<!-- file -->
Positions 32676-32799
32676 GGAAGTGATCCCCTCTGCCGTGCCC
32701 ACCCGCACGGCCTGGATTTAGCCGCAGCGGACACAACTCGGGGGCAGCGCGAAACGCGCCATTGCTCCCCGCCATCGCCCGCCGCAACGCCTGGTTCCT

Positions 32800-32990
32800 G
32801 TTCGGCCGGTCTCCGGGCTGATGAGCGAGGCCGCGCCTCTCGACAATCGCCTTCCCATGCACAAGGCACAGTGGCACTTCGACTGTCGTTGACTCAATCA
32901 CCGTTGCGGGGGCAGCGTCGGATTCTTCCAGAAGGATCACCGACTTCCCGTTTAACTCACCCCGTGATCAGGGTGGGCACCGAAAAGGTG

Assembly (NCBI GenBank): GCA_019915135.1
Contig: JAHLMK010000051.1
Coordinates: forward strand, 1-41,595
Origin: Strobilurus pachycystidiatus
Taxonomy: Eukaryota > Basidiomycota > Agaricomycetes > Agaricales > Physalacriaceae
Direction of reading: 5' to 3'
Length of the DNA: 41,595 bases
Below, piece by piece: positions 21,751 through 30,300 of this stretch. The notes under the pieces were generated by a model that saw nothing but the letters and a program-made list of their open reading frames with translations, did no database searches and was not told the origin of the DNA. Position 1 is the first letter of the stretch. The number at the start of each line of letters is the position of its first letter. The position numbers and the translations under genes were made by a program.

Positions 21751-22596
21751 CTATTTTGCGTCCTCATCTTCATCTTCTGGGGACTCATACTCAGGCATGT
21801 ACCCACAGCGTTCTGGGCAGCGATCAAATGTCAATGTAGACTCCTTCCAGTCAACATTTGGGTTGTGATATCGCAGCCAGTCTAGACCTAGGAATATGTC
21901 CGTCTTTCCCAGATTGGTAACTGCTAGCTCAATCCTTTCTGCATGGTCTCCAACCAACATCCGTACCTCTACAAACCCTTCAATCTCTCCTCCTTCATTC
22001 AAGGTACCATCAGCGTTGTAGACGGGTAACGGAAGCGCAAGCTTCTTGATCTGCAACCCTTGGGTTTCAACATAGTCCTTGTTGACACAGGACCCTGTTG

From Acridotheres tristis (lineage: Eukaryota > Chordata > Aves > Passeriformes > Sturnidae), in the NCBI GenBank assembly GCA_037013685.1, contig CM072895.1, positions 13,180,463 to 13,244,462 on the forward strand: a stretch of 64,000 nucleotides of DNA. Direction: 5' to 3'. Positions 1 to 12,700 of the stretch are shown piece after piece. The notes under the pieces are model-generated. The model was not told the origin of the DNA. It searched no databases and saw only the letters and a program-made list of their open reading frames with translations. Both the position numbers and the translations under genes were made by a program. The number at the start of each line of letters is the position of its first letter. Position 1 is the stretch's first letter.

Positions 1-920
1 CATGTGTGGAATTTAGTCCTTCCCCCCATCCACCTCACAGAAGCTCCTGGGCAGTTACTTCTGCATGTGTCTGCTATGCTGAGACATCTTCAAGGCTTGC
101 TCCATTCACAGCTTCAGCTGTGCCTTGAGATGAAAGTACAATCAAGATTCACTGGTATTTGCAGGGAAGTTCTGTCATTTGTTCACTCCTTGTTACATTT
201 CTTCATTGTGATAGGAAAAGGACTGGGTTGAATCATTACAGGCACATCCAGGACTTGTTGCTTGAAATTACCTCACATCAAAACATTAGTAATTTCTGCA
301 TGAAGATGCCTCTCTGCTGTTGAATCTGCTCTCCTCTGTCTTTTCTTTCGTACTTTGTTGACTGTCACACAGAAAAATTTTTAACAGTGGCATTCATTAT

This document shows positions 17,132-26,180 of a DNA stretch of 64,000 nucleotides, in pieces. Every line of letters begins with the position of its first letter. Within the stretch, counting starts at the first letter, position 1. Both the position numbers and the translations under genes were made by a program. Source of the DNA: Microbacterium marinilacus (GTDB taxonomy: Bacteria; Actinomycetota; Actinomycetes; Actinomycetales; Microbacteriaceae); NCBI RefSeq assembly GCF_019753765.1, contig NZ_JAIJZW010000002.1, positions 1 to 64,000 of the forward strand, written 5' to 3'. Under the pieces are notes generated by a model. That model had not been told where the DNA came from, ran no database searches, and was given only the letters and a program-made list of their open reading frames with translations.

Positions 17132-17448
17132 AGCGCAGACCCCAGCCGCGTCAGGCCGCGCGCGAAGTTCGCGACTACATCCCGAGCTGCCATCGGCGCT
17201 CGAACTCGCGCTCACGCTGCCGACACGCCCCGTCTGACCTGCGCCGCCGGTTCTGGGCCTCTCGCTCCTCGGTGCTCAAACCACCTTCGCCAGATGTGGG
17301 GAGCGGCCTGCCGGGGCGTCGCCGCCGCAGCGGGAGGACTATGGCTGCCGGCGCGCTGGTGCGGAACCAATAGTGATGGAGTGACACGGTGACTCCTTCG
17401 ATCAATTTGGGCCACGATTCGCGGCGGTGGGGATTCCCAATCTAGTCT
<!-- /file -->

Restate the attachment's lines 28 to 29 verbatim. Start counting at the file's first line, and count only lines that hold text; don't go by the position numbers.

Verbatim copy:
Positions 17132-17448
17132 AGCGCAGACCCCAGCCGCGTCAGGCCGCGCGCGAAGTTCGCGACTACATCCCGAGCTGCCATCGGCGCT